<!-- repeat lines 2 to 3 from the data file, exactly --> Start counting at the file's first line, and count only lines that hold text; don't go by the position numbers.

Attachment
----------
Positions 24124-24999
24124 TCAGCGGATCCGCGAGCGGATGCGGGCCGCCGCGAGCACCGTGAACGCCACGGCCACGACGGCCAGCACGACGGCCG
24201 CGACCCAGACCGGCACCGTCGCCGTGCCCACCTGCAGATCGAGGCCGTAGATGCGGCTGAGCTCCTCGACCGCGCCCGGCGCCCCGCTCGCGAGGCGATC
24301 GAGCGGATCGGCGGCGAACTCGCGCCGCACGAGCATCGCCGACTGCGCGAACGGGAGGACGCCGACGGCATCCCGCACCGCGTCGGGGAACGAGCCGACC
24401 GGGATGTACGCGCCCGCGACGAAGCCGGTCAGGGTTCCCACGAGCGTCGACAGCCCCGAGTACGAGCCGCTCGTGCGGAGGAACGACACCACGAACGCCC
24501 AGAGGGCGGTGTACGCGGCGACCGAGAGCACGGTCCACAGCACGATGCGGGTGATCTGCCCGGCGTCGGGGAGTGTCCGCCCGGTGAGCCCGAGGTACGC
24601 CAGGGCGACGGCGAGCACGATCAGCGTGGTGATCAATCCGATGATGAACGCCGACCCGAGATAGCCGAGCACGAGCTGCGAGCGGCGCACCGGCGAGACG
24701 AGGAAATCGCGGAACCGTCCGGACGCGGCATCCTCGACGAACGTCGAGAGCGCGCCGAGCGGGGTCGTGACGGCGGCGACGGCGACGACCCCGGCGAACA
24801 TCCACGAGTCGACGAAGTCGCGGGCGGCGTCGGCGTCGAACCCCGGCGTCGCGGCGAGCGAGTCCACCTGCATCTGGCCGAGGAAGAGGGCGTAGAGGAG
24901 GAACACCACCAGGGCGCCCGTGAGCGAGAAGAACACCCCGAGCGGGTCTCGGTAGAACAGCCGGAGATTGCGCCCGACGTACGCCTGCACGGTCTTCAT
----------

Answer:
24124 TCAGCGGATCCGCGAGCGGATGCGGGCCGCCGCGAGCACCGTGAACGCCACGGCCACGACGGCCAGCACGACGGCCG
24201 CGACCCAGACCGGCACCGTCGCCGTGCCCACCTGCAGATCGAGGCCGTAGATGCGGCTGAGCTCCTCGACCGCGCCCGGCGCCCCGCTCGCGAGGCGATC